Ogura gets mortally wounded, and crawls onto a piece of wood. Hirayama continues to fight, even after losing his sword. He uses rocks and his fists, using everything he’s got. In a POV shot, Ogura, while dying, is watching Hirayama fight. The camera is angled sideways, indicating that it is from Ogura’s viewpoint. Then a slow tracking shot of Ogura as he slowly reaches out his hand to Hirayama as Hirayama continues to fight. He get’s slashed and falls down. Hirayama and Ogura look into eachother’s eyes as they both lay dying. In his last breath, Ogura whispers “Master…” and they both die simultaneously. This sequence was drawn out in such a way that it expressed the intimacy the men shared by passionately fighting together and dying together in the heat of battle.
Shinzaemon and his nephew find Lord Naritsugu and Hanbei. Lord Naritsugu’s guards were about to attack before Hanbei stops them. He whispers, “Shinza.” Shinzaemon shouts to Hanbei, “Hanbei, I have no qualms with you.” Shinzaemon does not want to fight Hanbei, because he knew it would have to be to the death. Hanbei says that he will trade his life to protect his lord. Shinzaemon tries to talk some sense into him, saying that if Lord Naritsugu get’s on the council, so many people are going to suffer. Hanbei replies, “So what? I am a Samurai. Ours is not to wonder why. Ours is to accept our fate and die.” Shinzaemon says that if they were allies, this would be much easier, meaning that they could work together to rid of Lord Naritsugu. Hanbei takes off his helmet and part of his robe and says that he will have to kill him.
“That I can do,” Shinzaemon says as he cleans the blood off his sword. Shinzaemon and Hanbei move closer to each other, a shot of Shinzaemon’s feet sliding in the mud.
This symbolized how Shinzaemon does not want to kill Hanbei, because he has feelings for him.
The men fight and swords cross. Hanbei whispers so that only Shinzaemon can hear, “How I’ve missed crossing swords with you.”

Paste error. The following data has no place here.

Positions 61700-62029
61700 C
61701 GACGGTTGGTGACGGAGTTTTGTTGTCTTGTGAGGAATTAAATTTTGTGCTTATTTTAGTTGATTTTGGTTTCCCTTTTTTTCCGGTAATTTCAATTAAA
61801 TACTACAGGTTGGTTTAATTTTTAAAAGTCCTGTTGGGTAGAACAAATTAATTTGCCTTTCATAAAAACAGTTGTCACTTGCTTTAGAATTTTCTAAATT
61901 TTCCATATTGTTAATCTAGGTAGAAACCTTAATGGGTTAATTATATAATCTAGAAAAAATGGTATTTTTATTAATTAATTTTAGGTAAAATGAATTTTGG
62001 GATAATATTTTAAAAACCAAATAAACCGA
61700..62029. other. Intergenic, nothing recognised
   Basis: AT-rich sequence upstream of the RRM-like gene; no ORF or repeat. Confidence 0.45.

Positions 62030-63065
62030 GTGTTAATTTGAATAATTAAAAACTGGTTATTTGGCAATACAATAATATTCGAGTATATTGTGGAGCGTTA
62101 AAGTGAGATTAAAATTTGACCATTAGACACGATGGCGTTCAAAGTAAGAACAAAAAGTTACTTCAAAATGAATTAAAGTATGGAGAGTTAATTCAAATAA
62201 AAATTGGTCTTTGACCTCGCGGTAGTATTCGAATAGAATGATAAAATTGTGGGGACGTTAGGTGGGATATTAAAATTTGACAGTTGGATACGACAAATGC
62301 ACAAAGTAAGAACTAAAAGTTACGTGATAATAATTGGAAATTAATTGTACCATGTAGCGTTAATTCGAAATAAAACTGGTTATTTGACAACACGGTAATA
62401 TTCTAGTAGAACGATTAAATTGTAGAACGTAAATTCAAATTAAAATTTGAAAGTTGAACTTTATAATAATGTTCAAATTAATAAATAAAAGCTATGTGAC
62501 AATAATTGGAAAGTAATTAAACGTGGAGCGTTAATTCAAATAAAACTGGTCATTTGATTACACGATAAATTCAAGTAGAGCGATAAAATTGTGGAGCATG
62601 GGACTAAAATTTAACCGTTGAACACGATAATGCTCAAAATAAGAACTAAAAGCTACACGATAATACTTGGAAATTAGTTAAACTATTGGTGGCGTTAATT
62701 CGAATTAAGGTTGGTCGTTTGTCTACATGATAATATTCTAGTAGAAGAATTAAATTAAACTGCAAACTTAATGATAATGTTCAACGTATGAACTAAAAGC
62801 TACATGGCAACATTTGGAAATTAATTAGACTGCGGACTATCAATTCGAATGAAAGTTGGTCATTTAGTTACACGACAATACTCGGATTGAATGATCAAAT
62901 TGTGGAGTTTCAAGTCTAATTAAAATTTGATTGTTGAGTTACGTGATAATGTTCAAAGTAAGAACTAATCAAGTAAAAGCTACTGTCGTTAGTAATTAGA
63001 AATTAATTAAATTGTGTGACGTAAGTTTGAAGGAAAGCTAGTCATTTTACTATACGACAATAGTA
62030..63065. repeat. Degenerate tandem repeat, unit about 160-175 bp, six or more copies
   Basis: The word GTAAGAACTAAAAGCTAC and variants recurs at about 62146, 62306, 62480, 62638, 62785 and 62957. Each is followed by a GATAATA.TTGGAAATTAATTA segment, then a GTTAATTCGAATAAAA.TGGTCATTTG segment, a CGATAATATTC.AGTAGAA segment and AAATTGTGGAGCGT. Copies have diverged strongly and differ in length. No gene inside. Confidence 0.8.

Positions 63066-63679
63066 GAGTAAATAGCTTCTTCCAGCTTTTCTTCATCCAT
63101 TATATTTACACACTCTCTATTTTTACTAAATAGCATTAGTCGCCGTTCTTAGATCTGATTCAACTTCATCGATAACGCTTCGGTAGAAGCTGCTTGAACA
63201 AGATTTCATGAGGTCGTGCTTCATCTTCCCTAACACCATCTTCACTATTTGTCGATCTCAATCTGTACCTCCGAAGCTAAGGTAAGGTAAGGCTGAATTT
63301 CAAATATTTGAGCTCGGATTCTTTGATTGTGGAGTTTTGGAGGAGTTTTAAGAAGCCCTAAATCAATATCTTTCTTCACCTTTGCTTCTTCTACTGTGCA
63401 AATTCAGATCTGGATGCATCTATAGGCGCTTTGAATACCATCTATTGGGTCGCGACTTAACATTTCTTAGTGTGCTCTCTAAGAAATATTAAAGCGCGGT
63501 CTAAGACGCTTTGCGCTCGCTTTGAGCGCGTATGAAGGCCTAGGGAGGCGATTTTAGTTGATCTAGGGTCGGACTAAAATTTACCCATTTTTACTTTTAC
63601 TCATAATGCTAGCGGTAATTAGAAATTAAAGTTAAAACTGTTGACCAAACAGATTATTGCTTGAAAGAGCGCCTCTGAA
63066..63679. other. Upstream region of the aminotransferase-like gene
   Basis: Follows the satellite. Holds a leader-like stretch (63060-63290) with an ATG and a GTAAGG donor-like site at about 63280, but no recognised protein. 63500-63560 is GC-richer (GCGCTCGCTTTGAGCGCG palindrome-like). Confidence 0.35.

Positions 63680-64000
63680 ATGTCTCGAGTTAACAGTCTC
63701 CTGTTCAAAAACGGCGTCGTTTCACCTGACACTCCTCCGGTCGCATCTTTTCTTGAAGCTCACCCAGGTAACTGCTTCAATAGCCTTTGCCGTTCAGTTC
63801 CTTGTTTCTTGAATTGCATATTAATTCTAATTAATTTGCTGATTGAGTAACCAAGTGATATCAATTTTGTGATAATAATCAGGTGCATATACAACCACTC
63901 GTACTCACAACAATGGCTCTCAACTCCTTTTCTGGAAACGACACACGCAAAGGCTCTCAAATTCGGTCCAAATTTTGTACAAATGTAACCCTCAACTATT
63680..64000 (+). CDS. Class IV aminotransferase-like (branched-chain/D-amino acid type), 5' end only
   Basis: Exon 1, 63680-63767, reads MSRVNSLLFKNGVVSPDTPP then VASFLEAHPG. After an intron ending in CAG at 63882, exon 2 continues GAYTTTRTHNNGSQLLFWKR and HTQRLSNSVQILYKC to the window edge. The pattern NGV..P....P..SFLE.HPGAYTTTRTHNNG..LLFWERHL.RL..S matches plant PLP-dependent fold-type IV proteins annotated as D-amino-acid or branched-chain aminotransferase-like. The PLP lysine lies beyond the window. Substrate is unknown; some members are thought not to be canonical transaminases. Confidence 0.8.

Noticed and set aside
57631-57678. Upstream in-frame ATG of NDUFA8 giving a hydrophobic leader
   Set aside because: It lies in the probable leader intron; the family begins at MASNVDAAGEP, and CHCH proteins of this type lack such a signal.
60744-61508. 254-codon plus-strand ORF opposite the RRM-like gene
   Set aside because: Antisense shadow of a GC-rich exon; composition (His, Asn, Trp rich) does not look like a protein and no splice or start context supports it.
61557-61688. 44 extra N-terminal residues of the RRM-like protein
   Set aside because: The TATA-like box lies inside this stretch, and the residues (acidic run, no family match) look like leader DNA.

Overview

They both push each other away and Shinzaemon tells Hanbei, “In the dojo, you and I were an even match.”
Shinzaemon expressed to Hanbei that they were equals, that he never thought low of Hanbei and returned his feelings.
Hanbei’s facial expression falls into a vulnerability, as if this was something he had been waiting to hear Shinzaemon say for a long time. He quickly shifts and gives a war cry, and attacks Shinzaemon. In an unpredictable move, Shinzaemon kicks Hanbei (along with mud) in the stomach, and Hanbei loses his balance falls to the ground. Shinzaemon then says, “Hanbei, see you in hell,” and in one clean, quick swipe decapitates Hanbei. Although Shinzaemon killed Hanbei, the fact that he gave him a painless death still reinforces his feelings of respect and something more. This was a powerful scene with complex layers. A clash between moral ideologies, and a clash of unspoken emotions.
13 Assassin’s is a film with multiple layers, and watching it through the context of queerness makes it all the more complex and intriguing. Along with the elaborate fight scenes and creative booby-traps, watching 13 warriors battle 200 soldiers is exhilarating. Definitely a film I recommend!